Performance


#1

Hi,

Has anyone any experience of how GoDiagram for .NET performs when say 2000 plus objects / shapes on screen are being modified (all at once), for example colour change and change of text associated with the shape

I have previously evaluated a number of other GDI based products and while many look great we were let down by their performance. For example if I had 2000+ objects / shapes on the screen and we needed to update text or the colour (or both) associated with all the objects/shapes the performance wasn’t good enough. This is important as I need to run a transient simulation and would like to dynamically represent the results on screen (for each shape), as the transient analysis progresses. Does anyone have any experience with GoDiagram being used in this manner, how well would it perform (rough idea) ??. I have done some benchmark tests and it looks pretty good. Lack of performance for this feature has led us to look at OpenGL based products but I would prefer the .NET GDI route as it would be much quicker and easier for me to implement.

many thanks.

<?:namespace prefix = o ns = "urn:schemas-microsoft-com:office:office" />


#2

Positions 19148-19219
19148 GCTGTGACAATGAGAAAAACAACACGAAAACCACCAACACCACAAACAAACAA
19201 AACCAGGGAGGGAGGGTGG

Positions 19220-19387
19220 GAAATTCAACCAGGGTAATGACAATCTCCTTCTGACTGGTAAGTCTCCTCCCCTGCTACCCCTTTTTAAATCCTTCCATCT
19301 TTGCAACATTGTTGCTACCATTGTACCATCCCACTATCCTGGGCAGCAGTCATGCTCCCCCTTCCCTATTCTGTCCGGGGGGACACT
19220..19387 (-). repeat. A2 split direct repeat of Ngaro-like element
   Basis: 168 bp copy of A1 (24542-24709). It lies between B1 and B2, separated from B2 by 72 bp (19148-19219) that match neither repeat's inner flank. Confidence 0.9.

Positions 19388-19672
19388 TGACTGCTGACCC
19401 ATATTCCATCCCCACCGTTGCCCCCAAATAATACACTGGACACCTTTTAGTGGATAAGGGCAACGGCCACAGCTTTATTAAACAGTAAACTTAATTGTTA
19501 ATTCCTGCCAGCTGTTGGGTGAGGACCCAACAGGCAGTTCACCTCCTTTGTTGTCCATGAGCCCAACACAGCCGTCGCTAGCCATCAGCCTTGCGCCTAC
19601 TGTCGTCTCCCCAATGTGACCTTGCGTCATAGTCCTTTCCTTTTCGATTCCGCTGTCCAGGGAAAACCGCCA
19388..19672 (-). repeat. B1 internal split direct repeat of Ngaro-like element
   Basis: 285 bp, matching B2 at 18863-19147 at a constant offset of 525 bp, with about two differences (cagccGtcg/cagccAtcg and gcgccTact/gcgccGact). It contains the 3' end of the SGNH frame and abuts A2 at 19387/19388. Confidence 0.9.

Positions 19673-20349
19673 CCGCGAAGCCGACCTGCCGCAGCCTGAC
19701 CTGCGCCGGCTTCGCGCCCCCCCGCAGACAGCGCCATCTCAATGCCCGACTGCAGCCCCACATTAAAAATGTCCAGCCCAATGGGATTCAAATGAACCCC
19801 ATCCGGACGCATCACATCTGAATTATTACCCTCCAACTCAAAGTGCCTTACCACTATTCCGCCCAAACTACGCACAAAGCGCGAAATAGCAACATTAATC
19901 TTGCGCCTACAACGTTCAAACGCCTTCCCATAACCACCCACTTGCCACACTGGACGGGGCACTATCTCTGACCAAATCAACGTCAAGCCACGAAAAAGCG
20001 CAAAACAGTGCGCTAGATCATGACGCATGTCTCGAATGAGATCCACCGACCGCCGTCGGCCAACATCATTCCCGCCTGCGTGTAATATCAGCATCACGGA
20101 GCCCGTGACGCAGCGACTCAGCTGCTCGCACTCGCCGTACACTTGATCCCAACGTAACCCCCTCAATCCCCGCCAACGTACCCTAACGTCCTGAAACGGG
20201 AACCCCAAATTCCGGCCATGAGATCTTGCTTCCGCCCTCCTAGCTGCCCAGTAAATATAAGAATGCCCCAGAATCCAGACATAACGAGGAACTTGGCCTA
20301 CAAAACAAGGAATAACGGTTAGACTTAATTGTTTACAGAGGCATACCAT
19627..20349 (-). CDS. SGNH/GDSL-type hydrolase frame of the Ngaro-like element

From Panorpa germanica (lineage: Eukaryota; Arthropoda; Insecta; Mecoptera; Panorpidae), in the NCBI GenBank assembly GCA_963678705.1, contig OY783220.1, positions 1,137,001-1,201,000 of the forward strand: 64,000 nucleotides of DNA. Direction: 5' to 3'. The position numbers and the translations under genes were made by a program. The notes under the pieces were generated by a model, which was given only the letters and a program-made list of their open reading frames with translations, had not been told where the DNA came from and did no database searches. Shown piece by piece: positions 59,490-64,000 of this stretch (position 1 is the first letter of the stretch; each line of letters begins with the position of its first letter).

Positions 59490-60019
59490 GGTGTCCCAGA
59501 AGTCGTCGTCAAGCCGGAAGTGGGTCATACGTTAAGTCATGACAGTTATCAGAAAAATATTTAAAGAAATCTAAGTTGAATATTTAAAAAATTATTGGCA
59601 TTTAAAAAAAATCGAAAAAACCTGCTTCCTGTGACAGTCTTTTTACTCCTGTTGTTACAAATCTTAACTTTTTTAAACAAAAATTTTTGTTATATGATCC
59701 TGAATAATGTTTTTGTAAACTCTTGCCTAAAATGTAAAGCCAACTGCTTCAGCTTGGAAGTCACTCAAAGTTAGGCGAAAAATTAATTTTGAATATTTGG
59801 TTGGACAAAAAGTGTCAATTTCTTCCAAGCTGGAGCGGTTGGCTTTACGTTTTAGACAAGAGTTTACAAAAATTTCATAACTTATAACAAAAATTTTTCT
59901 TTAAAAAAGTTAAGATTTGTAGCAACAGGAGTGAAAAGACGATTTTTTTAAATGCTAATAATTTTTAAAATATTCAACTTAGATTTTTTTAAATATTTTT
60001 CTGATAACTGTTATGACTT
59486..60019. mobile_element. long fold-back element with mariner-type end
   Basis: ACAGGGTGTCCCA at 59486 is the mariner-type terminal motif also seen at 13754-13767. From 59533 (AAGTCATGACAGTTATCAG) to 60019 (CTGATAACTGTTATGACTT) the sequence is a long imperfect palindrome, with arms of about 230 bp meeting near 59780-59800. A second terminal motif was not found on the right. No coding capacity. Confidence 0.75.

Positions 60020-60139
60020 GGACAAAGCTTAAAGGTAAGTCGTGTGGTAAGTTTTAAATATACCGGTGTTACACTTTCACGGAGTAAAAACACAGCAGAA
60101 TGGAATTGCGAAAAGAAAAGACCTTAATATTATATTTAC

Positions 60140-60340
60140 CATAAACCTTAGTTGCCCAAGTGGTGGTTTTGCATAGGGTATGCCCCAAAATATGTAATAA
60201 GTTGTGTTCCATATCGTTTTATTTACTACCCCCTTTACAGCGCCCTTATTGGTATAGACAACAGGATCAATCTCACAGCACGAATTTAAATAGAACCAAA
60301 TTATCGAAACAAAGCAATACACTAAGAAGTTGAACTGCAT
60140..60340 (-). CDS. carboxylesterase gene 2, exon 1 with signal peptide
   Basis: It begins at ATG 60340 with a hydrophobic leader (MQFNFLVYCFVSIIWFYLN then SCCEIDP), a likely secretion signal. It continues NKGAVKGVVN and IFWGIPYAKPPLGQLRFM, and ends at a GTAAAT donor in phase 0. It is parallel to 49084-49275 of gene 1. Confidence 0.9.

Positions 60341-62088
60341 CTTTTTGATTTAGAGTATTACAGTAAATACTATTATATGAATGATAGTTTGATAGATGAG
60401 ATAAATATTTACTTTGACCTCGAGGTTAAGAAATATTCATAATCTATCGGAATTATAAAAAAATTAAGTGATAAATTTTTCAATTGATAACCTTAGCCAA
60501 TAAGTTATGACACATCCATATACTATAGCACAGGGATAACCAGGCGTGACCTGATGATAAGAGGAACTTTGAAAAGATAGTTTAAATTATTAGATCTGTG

Here's an example class for displaying a numerical state, with a non-trivial shape (a pie), a textual value, and a label, with a rectangle background. Running with 2500 instances doesn't seem to be a problem. I'm running with GoDiagram version 2.2 beta, which does have some performance improvements, although I don't think that matters here. [Serializable] public class Indicator : GoGroup { public Indicator() { this.Resizable = false; // to avoid having to implement LayoutChildren this.Copyable = false; // to avoid having to implement CopyChildren GoRectangle r = new GoRectangle(); r.Selectable = false; r.Bounds = new RectangleF(0, 0, 40, 40); r.Brush = Brushes.LightGray; Add(r); GoText t = new GoText(); t.Selectable = false; t.Alignment = Middle; t.SetSpotLocation(MiddleTop, new PointF(20, 42)); t.Top += 2; Add(t); myLabel = t; GoPie p = new GoPie(); p.Selectable = false; p.Bounds = new RectangleF(4, 4, 32, 32); p.Brush = Brushes.Green; p.Pen = null; p.StartAngle = 90; Add(p); myPie = p; GoText v = new GoText(); v.Selectable = false; v.Alignment = Middle; v.Center = p.Center; Add(v); myValue = v; } public float Value { get { return myPie.SweepAngle; } set { myPie.SweepAngle = value; myValue.Text = myPie.SweepAngle.ToString(); } } public String Text { get { return myLabel.Text; } set { myLabel.Text = value; } } private GoText myLabel = null; private GoPie myPie = null; private GoText myValue = null; } In your Form, with a MenuItem to create the indicators, and one to start or to stop the animation: private Indicator[,] myIndicators = new Indicator[50, 50]; public Random myRandom = new Random(); private System.Threading.Timer myTimer = null; protected void MakeIndicatorsMenuItem_Click (object sender, System.EventArgs e) { myView.StartTransaction(); for (int i = 0; i < 50; i++) { for (int j = 0; j < 50; j++) { Indicator ind = new Indicator(); ind.Position = new PointF(i*50, j*60); myIndicators[j, i] = ind; myView.Document.Add(ind); ind.Text = i.ToString() + ", " + j.ToString(); ind.Value = myRandom.Next(300); } } myView.FinishTransaction("added Indicators"); } // start or stop the animation private void AnimationMenuItem_Click(object sender, System.EventArgs e) { if (myTimer == null) { myTimer = new System.Threading.Timer(new System.Threading.TimerCallback(timer_Callback), null, 333, Timeout.Infinite); } else { myTimer.Change(Timeout.Infinite, Timeout.Infinite); myTimer.Dispose(); myTimer = null; } } // this might get called in any thread private void timer_Callback(object target) { if (myView.InvokeRequired) { Invoke(new EventHandler(timer_Tick)); } else { timer_Tick(null, EventArgs.Empty); } } // this should always run on the Form's/GoView's thread private void timer_Tick(object sender, EventArgs evt) { GoDocument doc = myView.Document; doc.SkipsUndoManager = true; for (int i = 0; i < 50; i++) { for (int j = 0; j < 50; j++) { Indicator ind = myIndicators[j, i]; ind.Value = myRandom.Next(300); // assign a new value } } doc.SkipsUndoManager = false; }